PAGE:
Judge Ben Saylor was more than a wee bit disappointed with this show.
Taggart, which began in 1983, is Britain's longest running crime program, continuing even after the 1994 passing of Mark McManus, who played the title role. For Acorn Media's second DVD go-round of Taggart, it has culled episodes from the 20th and 21st seasons of the show.
Facts of the Case
No-nonsense Detective Chief Inspector Matt Burke (Alex Norton) and his team, which includes the tough, driven Detective Sergeant Jackie Reid (Blythe Duff), brash Detective Inspector Robbie Ross (John Michie) and the squad's most junior member, Detective Constable Stuart Fraser (Colin McCredie), are part of the Maryhill Criminal Investigation Department, tasked with solving murders.
For Taggart: Set 2, Burke and his team's cases include the murder of a popular author, a countryside killer who torches his victims, an assassin who injects his victims with a hypodermic needle, and more.
My former colleague Judge Kristin Munson had a rather strong reaction to Taggart: Set 1. After experiencing the show for myself, I can see where she's coming from. Taggart is a rigidly formulaic show; just about each episode in this set has a precredits murder sequence that leads into a supremely lame and corny title sequence that almost seems like a parody. By and large, the detectives spend most of the runtime focusing on the wrong suspect(s), allowing one or more additional corpses to pile up in the process. The last-minute realization of the real killer then leads to a frantic action sequence (well, as much action as you can get considering these folks don't carry sidearms), which in at least one instance ends in a hilarious slow-motion bit in which the detectives try desperately to prevent yet another death. I will say, however, that Judge Munson's observation that the suspect the detectives spend the least amount of time interviewing is the killer isn't always true with these episodes, although it does happen that way more than once. On the other hand, I have to confess that some of the episodes, like "Atonement" and "Penthouse and Pavement," had me fooled.
My biggest problem with Taggart: Set 2 is that so much of the 70-minute runtime of these episodes is eaten up by misdirecting the viewer as to whodunit. Although it's not always clear who the murderer(s) is until the very end, it's usually clear who didn't do it. Ultimately, I think the show would have benefited from shorter episode lengths like the installments Judge Munson reviewed.
Although I found most of the episodes of Taggart: Set 2 to be predictable and contrived, there are some highlights. "Compensation," which takes place in a farming community being overrun by housing developments, actually offers some compelling human drama, albeit human drama that is occasionally punctuated by people being set on fire. I also enjoyed the twist-filled narrative of "Atonement," implausible though said narrative may be. And the first episode, "Penthouse & Pavement," has some strong scenes between Jackie and a woman who runs a "drop in center" for prostitutes.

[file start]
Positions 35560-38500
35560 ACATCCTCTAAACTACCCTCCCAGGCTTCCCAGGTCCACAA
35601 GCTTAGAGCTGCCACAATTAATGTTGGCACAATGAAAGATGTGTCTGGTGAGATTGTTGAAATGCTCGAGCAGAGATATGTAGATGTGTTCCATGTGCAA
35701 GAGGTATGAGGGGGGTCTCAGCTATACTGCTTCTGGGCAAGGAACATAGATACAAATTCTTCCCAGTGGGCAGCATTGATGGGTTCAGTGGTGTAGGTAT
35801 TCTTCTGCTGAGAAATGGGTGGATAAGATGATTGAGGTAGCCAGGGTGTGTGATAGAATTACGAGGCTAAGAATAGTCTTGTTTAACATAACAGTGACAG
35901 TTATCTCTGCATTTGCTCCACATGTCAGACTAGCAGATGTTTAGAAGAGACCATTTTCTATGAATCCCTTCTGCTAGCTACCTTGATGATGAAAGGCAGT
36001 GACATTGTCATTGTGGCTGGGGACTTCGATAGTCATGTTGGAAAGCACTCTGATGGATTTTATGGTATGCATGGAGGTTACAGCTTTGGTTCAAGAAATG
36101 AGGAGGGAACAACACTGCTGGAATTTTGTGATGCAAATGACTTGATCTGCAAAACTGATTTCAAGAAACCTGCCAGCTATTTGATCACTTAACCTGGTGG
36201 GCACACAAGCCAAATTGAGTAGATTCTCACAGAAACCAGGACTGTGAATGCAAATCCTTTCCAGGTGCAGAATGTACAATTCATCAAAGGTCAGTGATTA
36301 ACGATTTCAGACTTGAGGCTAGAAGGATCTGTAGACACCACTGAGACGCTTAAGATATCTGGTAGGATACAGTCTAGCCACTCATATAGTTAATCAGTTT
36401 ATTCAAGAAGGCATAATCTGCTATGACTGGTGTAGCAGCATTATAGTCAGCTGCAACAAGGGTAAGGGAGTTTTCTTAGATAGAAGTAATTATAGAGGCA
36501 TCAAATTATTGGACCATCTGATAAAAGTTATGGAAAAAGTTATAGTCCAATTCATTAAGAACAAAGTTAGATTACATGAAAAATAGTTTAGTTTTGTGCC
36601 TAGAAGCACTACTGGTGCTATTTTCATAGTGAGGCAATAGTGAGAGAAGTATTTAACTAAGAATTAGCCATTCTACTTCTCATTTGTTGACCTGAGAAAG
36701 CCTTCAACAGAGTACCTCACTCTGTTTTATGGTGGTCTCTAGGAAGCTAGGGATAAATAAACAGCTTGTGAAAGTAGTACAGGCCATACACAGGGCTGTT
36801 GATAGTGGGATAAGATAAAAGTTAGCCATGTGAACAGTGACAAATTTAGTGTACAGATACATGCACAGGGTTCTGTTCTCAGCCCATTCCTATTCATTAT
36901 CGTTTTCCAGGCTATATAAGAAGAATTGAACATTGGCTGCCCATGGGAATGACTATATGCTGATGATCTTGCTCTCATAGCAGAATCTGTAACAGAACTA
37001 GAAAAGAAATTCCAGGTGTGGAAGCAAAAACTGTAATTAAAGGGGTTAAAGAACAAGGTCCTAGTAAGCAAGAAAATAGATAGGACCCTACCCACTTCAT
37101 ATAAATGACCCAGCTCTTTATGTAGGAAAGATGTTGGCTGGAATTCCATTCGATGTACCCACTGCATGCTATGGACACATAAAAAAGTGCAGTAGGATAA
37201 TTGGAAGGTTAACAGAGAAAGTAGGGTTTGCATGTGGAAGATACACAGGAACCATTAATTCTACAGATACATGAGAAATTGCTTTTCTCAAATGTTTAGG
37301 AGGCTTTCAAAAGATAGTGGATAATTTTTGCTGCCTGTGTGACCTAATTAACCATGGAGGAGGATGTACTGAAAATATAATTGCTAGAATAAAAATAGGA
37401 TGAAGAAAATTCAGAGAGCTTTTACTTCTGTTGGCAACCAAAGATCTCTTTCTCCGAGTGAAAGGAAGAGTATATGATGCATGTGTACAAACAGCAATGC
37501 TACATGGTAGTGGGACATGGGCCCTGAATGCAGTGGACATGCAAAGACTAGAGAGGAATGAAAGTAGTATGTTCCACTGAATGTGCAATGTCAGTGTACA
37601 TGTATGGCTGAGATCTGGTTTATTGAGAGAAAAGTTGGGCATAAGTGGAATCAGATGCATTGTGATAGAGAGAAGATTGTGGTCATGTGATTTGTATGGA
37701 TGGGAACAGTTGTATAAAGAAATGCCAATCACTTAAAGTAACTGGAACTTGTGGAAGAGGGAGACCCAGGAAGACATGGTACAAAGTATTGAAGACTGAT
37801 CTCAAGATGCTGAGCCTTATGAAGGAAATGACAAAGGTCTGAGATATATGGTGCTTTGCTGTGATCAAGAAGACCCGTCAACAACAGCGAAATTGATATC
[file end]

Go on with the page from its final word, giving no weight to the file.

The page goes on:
With an average 70-minute runtime per episode (at least for these episodes), you'd think Taggart would have pretty interesting, well-rounded characters. Nope. The four detectives that comprise Taggart's main cast may be well played, but they're all one-dimensional. Matt Burke is the same upright, results-driven boss you've seen in a thousand crime shows; Jackie Reid is the same loyal second-in-command type; Robbie Ross the womanizer with a rebellious streak; Stuart Fraser the put-upon second (fourth?) banana. (In something of a departure from crime show convention, Fraser is gay). If that wasn't enough, there's even a sassy forensic pathologist, Gemma Kerr (Lesley Harcourt). Each of the main actors has been with the show for a long time, but almost no attempt is made to examine the personal lives of these characters unless it's somehow tied to a case, like the super-contrived "In Camera," in which Robbie finds himself covering for his married girlfriend after the two of them happen upon a corpse.
Taggart: Set 2 is presented on four DVDs, with two episodes to a disc. The transfers are good, if not great; the image can be kind of bleary, especially in darker scenes. The sound adequately conveys music, dialogue and effects. Thankfully, English subtitles are included to help suss out those Glaswegian brogues. No extras are included.
Taggart: Set 2 offers a batch of mysteries that are mostly predictable and entirely forgettable. This might be worth a rental for anyone curious about non-American crime shows, but for everyone else, steer clear.
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Scales of Justice
Studio: Acorn Media
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